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Tesla's Autopilot trial challenges the company's defense strategy

In a newly emerged legal battle, an email from Tesla's former president, Jon McNeill, sheds light on the internal dynamics surrounding the company's Autopilot system. Six weeks prior to the first fatal U.S. accident involving Autopilot in 2016, McNeill praised the system's performance in an email to Tesla's automated-driving chief, Sterling Anderson, and CEO Elon Musk:

"I got so comfortable under Autopilot, that I ended up blowing by exits because I was immersed in emails or calls (I know, I know, not a recommended use)"

However, this email has now become a focal point in a California wrongful-death lawsuit, where plaintiffs' lawyers are questioning whether Tesla was aware that drivers might not maintain attention while using the system.


The lawsuit, set for trial in San Jose, revolves around a fatal crash in March 2018 and marks a significant challenge for Tesla's assertion of Autopilot's safety. Unlike previous cases where Tesla successfully argued that drivers had failed to heed instructions to remain attentive, this time, the plaintiffs' lawyers have obtained testimony suggesting that Tesla did not thoroughly assess drivers' ability to regain control if Autopilot steered towards an obstacle.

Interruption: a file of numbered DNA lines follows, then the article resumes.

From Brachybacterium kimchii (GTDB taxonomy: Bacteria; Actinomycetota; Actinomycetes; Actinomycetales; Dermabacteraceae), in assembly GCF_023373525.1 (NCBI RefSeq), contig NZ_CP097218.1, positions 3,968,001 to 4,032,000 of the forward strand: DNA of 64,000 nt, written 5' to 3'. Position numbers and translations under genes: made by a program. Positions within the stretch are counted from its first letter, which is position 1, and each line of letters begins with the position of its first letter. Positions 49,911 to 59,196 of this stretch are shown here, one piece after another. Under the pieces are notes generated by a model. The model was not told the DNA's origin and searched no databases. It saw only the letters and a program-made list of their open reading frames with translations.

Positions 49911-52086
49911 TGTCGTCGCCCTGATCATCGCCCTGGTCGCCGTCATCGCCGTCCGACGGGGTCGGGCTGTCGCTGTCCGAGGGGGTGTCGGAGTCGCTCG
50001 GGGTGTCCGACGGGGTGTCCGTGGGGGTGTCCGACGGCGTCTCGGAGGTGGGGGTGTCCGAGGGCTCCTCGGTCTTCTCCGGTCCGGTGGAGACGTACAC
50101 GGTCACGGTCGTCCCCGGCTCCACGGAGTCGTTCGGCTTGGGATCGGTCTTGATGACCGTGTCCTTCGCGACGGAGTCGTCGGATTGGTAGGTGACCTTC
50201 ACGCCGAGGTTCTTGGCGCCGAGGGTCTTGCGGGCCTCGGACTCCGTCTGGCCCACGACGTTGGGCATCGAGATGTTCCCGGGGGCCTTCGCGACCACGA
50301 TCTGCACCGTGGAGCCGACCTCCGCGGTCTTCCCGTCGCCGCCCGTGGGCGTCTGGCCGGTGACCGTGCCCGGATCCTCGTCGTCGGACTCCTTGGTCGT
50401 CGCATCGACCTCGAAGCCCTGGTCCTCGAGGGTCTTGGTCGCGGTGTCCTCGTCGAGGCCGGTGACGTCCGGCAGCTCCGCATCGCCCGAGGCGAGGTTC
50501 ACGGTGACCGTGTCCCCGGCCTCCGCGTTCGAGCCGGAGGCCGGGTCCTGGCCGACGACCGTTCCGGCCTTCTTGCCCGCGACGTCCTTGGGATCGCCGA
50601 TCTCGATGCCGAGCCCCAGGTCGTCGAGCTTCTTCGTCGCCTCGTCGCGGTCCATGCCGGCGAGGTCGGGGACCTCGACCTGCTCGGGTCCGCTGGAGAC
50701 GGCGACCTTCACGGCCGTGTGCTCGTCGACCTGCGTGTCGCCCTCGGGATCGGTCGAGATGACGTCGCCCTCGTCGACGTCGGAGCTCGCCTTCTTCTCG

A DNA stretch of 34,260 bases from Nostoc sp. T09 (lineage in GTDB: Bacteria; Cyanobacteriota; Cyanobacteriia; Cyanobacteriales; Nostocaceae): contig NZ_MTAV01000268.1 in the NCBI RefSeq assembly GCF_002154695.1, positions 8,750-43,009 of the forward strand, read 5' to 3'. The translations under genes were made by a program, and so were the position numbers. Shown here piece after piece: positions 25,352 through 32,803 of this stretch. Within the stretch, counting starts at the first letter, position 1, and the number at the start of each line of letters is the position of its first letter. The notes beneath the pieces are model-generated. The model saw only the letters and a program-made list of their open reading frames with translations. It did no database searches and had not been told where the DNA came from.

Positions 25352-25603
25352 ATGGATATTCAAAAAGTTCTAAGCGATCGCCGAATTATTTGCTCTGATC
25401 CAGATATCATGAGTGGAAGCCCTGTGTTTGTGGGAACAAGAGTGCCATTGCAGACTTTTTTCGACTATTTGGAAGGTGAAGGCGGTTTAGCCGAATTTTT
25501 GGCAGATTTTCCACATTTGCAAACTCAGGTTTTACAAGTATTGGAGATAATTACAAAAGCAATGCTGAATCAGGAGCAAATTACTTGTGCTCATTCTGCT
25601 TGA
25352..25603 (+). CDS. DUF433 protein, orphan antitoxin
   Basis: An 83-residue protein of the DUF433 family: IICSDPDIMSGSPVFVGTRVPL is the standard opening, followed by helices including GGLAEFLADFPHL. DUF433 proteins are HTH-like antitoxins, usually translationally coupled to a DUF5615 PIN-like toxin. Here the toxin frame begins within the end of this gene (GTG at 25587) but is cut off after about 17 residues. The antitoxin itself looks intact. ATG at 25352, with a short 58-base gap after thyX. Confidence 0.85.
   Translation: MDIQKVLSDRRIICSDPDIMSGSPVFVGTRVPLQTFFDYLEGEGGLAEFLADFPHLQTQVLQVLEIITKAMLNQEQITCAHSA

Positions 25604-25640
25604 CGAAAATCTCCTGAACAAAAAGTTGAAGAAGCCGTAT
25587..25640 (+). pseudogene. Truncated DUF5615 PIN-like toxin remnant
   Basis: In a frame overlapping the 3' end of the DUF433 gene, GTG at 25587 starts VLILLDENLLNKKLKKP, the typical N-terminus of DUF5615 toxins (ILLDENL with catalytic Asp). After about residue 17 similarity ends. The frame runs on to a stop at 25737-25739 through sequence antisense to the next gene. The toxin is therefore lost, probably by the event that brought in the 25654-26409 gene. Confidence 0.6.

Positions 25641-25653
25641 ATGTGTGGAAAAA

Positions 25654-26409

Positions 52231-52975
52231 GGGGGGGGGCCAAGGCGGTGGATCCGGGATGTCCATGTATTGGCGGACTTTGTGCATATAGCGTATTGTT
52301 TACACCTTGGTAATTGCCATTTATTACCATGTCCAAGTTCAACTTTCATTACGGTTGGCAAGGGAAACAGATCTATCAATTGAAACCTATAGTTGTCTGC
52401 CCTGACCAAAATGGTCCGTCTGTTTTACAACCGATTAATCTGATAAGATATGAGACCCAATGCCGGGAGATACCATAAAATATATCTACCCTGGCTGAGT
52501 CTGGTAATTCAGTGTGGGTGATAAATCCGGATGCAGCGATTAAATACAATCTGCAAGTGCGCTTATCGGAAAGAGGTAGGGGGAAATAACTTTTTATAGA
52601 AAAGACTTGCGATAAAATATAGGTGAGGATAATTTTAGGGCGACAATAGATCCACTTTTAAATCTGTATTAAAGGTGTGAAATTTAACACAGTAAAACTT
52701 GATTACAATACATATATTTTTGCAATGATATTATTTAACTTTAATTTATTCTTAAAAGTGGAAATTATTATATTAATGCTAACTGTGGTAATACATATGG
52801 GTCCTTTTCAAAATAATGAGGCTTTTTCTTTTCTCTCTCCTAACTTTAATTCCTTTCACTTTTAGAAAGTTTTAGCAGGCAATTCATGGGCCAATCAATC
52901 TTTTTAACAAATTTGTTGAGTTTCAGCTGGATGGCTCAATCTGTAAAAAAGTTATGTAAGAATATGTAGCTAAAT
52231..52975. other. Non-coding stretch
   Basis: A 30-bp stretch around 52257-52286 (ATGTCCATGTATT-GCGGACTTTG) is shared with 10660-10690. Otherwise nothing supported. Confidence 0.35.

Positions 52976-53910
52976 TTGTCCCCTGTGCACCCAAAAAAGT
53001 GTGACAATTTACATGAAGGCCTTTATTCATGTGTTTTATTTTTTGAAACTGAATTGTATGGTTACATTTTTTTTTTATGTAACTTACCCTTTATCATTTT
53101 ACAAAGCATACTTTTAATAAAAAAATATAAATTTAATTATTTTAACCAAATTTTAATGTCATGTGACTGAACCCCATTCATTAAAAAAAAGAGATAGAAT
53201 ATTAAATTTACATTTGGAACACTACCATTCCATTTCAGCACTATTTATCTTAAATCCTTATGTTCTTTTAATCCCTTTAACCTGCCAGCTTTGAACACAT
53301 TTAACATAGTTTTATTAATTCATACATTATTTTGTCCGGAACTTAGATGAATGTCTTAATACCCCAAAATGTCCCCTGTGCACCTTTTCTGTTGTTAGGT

Tesla crash in California, March 2018 - credits: Reuters

Key revelations from depositions include Tesla's delayed implementation of a system monitoring drivers' attentiveness, introduced in 2021, despite considering it as early as 2018. The case raises questions about Tesla's understanding of driver behavior and its efforts to safeguard users, particularly in light of Autopilot-related accidents.


Tesla's assertion that drivers can quickly transition back to manual driving in case of Autopilot errors faces scrutiny in light of McNeill's email, which suggests a potential for driver complacency. Experts in autonomous-vehicle law anticipate this case to be a significant test of Tesla's safety claims, with implications for ongoing litigation against the company.


Amid mounting scrutiny, Tesla faces additional challenges, including a federal criminal probe into its claims regarding autonomous driving capabilities. Despite marketing features like Autopilot and Full Self-Driving, Tesla is yet to achieve full autonomy, raising concerns about overreliance on driver-assistance systems.


As legal battles unfold and safety concerns persist, the case highlights the evolving landscape of autonomous vehicle regulation and the critical need for companies like Tesla to prioritize user safety and accountability.

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